When we got home, I was at my wit’s end.  We were infuriated with each other.  I did all I knew how to do in that situation, which was to sit silently on the floor and pull out paper and a marker.  I quietly started to draw.  Now, let’s get something straight: I am no artist.  That is not a requirement for this!  In this situation, I sketched out the scene like a cartoon, and my son immediately sat down to watch.  It started with two boys playing happily.  Always show emotion on the faces throughout a social map! In the next frame, there was a smiling mother giving a 5-minute warning and the boys were still smiling.  As we got down to the 1-minute warning, I showed the expression on my son’s face start to shift into anger.

When the stick-figure mother announced in her little “speech bubble” that it was time to go, I drew a boy with the angriest face I could muster and limbs out of control.  But I think what was critical here was that I also drew the neighbor boy and his parents – all with concerned, sad faces – and myself looking angry.  In the midst of a tantrum, our kids are not generally aware of how their behavior is affecting anyone else.  If you can represent visually to a child the ways in which his actions affect how others think and feel, you are giving him the key to social thinking, or theory of mind. I pointed out to my son that he did not say “thank you”, nor did he say “good night” to our hosts and that when we left they were all feeling sad.  He was really impacted by this.  I explained that when you leave nicely, you are more likely to be invited back soon.

I then pulled out a new sheet of paper and we started with the same beginning but recreated the sequence of events as he would like them to unfold in the future.  He decided that he could say, “I don’t want to leave!” and he could feel as angry as he wanted to, but that he would leave without a tantrum, and we drew the whole thing as he described it.  This sounds like a very long process but we really only spent about 10 minutes doing it.  It’s not about the art – it’s about keeping the child’s attention focused on the unfolding events – so it can move fairly quickly, depending on the situation and the child’s processing speed.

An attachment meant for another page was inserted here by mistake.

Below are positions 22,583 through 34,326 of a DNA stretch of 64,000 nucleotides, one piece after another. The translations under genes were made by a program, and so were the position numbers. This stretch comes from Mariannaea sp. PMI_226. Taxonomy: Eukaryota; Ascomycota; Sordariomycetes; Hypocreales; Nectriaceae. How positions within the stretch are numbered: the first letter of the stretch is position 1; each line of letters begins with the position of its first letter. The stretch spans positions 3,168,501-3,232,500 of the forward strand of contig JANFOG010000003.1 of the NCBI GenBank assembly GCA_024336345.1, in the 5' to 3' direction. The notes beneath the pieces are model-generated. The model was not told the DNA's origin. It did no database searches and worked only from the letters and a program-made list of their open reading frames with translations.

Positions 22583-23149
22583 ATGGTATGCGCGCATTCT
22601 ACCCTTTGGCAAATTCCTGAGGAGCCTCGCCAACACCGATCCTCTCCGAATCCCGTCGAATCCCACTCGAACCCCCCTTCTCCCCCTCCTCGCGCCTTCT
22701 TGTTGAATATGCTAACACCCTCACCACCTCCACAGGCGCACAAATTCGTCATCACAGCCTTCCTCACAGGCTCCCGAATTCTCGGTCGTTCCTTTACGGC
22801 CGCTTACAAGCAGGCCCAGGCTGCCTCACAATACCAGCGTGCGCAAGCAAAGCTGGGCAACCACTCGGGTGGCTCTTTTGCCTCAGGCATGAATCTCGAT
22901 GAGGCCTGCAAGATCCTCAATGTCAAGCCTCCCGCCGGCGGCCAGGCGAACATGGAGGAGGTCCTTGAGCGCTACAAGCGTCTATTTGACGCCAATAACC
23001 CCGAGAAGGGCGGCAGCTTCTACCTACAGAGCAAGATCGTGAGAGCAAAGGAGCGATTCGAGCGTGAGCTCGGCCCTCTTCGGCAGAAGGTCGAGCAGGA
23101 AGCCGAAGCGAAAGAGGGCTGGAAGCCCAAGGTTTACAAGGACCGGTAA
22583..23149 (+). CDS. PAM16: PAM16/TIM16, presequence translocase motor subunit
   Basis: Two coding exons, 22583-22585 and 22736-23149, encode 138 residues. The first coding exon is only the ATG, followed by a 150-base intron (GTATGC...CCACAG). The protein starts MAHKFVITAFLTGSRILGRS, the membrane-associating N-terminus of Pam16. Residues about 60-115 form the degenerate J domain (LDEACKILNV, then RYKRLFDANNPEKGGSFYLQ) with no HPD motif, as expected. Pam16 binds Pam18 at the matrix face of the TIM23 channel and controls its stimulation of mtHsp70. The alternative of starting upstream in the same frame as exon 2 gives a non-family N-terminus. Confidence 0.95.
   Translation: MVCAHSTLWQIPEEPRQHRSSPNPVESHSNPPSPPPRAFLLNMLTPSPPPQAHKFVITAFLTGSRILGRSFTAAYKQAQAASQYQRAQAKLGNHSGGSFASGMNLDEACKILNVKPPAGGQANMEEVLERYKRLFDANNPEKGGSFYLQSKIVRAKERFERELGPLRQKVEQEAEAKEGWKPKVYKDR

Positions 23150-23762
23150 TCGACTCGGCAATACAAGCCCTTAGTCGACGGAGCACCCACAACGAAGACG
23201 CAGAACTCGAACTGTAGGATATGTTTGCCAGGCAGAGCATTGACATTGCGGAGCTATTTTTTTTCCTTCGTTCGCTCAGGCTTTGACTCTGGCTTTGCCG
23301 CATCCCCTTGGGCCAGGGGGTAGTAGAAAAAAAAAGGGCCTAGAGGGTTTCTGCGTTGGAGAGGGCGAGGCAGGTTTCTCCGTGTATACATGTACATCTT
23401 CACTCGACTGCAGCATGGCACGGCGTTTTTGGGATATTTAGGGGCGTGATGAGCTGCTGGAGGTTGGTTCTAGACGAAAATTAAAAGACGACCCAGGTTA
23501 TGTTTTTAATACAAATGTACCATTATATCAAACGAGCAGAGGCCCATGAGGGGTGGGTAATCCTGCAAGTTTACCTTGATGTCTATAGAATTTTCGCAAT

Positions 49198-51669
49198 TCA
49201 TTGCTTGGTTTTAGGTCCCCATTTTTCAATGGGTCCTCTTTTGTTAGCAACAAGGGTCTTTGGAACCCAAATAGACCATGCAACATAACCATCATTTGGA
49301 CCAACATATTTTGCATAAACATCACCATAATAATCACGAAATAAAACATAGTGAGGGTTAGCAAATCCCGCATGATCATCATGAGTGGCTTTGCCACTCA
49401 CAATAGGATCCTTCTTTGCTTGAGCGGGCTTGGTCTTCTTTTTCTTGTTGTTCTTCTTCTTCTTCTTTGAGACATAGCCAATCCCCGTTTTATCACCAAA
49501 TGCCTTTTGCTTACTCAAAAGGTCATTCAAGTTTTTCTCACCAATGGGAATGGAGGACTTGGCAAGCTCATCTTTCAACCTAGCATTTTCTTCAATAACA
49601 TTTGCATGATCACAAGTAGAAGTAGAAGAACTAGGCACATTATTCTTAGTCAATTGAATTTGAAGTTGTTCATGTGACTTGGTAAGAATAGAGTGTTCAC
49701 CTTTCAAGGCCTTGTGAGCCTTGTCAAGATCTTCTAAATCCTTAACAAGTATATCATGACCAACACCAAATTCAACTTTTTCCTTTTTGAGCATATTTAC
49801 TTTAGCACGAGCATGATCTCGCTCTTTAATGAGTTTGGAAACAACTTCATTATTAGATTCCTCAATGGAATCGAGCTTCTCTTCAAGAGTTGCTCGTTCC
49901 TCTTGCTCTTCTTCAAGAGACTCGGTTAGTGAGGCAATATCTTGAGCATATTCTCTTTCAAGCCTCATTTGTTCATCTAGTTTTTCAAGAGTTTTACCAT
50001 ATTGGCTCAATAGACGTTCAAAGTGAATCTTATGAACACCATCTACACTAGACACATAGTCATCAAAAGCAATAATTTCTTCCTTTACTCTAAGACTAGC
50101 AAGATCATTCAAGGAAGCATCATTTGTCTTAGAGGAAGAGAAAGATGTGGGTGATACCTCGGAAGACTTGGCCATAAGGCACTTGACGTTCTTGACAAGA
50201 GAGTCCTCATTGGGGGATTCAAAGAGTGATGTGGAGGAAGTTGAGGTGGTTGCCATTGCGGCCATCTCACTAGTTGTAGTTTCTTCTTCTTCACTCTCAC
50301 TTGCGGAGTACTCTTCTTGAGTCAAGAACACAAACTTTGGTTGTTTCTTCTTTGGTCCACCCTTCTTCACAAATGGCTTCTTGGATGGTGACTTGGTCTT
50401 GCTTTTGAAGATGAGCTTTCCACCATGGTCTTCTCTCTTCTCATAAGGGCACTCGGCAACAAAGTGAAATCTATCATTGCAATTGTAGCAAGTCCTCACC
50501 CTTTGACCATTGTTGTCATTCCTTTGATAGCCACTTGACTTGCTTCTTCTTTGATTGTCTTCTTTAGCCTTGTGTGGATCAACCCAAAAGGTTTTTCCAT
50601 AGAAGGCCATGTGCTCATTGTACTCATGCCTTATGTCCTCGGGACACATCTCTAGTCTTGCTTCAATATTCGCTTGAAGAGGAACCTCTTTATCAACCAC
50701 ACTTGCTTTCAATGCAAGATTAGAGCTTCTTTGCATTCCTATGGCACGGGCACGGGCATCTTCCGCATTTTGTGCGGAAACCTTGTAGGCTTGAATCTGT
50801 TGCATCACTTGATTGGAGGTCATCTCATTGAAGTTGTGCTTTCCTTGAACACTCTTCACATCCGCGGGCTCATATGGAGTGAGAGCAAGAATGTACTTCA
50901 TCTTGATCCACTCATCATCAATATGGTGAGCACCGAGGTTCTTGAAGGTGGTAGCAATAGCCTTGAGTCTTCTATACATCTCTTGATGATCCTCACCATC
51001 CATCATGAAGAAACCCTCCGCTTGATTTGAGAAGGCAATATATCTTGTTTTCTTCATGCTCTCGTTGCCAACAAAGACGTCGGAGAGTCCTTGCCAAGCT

We went back to that friend’s house a great many times after that night and we never, ever had a problem leaving again.

There are as many ways to create a visual map of a social situation as there are different social situations for our kids to experience.  There is no required format for this.  Depending on the situation and the age of the child, you could create a cartoon strip, a flow chart, or any other picture that shows a sequence.  The important part is that you visually and simply represent the ways in which the child’s actions impacted other people’s feelings and how they thought about him, and led to a specific outcome.  Having the opportunity to remap the situation is critical!  Your child will not learn enough from simply seeing the unsuccessful scenario portrayed; he needs an opportunity to think through an alternate ending in order to use different behavior the next time something similar arises.

Michelle Garcia Winner has a recent publication called Social Behavior Mapping which will undoubtedly provide many terrific strategies, and Carol Gray (who came up with the concept of Social Stories) has a great little book called Comic Book Conversations which outlines another means of using visual support to aid understanding of language within social situations.   There is always more to learn about helping our children and clients improve in their social thinking; we are so fortunate to have these experts as resources.

Those of you in the Bay Area might be interested to know that Michelle Garcia Winner and Carol Gray are running a workshop together December 4-5, 2007 in San Francisco. They are very parent-friendly speakers!